This week, we’re talking with Kandace Montgomery and Miski Noor of Black Lives Matter Global Network and Black Visions Collective in the Twin Cities. We’ll hear about the 18 day police station occupation following the police murder of Jamar Clark in Minneapolis, and how healing, escalation, and direct action can and need to go hand in hand. They also share about collective housing, gaining trust in moments of crisis and direct action, raising money for therapy and support for leaders who need it, and organizer burnout.
You can download the corresponding practice (22 Practice: Healing in Direct Action) to be taken through some stories and important questions to ask ourselves how we are incorporating healing and wellbeing into the preparation for action, direct action itself, and aftercare.
REFERRED TO IN THIS EPISODE:
Each week we feature community voices uplifting people, organizations, and communities that embody the values of healing justice. Submit your own personal shout-out to spread love on the airwaves here: https://healingjustice.typeform.com/to/YjvuU2
This week’s AFFIRMATION comes from Jennie, lifting up Aaron Johnson. Thanks for sharing your respect and love.
ABOUT OUR GUESTS
Kandace Montgomery & Miski Noor both work with the Black Lives Matter Global Network - Miski as a communications strategist, and Kandace as part of the organizing team. They’re part of Black Visions Collective (formerly known as Black Lives Matter Minneapolis) and are co-partners in a Minneapolis-based housing project, “The Purple Palace Project" that seeks to provide affordable, community centered housing for movement activists and organizers. They are both trainers with Momentum, and Miski is on the Momentum Core Team.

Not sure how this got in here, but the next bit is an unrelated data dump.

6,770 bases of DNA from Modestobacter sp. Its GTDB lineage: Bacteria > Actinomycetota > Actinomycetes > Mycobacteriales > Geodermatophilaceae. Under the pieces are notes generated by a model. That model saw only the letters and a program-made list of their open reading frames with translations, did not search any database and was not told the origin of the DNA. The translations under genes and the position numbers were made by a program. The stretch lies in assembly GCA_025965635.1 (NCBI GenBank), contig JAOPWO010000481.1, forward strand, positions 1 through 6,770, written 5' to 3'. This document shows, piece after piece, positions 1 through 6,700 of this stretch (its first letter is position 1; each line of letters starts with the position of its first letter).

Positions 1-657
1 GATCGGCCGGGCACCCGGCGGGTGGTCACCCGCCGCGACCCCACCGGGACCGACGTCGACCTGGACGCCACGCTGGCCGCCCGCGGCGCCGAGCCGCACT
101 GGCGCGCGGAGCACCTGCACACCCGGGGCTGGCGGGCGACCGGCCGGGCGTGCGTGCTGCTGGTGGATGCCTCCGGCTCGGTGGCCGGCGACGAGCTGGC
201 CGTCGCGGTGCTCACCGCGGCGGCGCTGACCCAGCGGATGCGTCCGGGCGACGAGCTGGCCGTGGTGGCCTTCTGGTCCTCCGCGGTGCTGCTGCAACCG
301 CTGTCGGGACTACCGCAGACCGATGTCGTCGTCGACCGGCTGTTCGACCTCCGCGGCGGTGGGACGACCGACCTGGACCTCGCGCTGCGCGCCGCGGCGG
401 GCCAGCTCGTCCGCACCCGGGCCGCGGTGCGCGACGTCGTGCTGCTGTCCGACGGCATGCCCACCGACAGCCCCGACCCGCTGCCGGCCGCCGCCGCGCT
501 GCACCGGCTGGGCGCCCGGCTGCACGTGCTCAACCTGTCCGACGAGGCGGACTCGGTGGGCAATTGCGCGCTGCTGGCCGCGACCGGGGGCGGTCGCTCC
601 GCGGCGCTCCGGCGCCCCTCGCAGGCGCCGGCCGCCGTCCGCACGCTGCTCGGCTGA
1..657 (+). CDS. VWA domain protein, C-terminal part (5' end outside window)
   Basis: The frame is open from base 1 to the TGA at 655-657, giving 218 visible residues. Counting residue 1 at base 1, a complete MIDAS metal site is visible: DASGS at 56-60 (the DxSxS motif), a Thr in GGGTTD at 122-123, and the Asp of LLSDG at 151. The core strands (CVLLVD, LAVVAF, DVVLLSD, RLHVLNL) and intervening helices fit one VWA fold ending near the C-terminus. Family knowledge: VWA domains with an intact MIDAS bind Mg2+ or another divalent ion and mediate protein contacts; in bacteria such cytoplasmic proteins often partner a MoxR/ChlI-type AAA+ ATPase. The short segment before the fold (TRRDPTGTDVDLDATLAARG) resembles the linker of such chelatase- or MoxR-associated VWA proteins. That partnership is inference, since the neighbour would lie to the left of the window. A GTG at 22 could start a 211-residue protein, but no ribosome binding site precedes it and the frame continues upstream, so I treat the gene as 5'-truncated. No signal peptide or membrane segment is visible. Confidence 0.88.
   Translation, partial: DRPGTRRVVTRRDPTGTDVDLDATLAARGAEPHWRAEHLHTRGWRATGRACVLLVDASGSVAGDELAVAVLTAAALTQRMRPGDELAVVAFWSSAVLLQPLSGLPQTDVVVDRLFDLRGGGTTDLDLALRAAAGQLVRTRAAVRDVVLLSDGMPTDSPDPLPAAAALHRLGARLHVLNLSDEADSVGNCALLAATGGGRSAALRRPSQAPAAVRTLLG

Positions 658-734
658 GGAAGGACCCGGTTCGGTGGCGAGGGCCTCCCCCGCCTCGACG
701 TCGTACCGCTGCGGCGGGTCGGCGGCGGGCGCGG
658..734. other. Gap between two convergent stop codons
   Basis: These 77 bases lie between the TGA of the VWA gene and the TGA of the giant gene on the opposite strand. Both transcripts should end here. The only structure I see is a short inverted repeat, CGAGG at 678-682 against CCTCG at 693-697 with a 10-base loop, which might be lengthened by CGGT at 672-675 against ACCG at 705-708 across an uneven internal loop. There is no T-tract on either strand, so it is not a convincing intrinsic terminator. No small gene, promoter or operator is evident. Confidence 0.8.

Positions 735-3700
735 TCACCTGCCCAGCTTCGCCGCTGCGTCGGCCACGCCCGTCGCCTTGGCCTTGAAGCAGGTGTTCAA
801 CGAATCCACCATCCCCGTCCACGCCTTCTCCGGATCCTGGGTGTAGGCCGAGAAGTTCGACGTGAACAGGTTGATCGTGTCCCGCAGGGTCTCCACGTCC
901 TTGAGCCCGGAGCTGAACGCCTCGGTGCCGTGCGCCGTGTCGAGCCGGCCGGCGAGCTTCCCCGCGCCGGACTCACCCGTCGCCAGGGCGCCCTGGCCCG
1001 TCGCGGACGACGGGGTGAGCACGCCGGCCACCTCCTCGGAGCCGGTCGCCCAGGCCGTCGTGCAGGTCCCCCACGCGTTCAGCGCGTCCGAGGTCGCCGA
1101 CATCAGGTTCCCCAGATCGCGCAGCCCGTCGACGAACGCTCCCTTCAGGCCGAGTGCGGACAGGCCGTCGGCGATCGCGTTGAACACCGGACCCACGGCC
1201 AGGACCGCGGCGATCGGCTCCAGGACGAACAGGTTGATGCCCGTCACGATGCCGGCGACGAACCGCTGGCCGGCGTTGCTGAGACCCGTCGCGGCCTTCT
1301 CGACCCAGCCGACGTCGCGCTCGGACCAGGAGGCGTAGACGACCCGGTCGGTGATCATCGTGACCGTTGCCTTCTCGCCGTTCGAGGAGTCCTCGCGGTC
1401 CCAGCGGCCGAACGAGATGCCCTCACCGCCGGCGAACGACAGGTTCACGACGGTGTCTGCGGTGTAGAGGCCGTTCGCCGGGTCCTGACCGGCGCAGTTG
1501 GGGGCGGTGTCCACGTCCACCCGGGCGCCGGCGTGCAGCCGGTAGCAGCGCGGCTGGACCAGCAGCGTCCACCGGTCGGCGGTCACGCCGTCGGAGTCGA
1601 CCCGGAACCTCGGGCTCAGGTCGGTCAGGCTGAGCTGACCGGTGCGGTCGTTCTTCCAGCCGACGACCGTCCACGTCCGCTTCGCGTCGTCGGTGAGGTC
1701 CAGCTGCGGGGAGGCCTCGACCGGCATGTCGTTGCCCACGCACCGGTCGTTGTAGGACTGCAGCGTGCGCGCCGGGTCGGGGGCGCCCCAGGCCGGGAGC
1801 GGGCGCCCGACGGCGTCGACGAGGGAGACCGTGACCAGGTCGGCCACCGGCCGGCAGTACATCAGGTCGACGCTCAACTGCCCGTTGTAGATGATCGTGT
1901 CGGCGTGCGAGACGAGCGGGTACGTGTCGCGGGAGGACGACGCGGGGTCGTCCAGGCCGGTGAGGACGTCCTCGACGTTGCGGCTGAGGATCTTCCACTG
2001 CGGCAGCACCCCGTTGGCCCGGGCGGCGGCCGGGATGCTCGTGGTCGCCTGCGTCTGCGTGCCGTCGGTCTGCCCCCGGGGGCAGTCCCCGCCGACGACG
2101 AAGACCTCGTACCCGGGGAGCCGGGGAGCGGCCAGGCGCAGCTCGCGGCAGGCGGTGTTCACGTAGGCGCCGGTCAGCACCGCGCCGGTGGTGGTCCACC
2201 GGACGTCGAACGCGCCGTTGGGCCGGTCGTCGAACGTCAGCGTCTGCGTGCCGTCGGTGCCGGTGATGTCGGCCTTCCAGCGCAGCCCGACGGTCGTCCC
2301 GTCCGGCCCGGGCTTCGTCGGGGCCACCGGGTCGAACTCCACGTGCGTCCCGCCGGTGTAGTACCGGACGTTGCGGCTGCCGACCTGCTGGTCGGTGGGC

Miski is an organizer and writer based in Minneapolis, MN where they prioritize relationship building, healing justice, and creating movement cultures that are collaborative and sustainable. Miski is committed to working to create a world in which Black life is protected and our collective liberation is realized.
Kandace is a Black, queer, feminist, organizer, trainer, and strategist, living out the legacy of her ancestors. Originally from Ft. Lauderdale, Florida, she grew up mostly in rural Maine. She has been instrumental in building Black organizing infrastructure local to the Twin Cities. When she isn't organizing she's learning how to grow food (but basically as anticipation for the revolution), reading Octavia E. Butler, and practicing radical ways to love on her people.--
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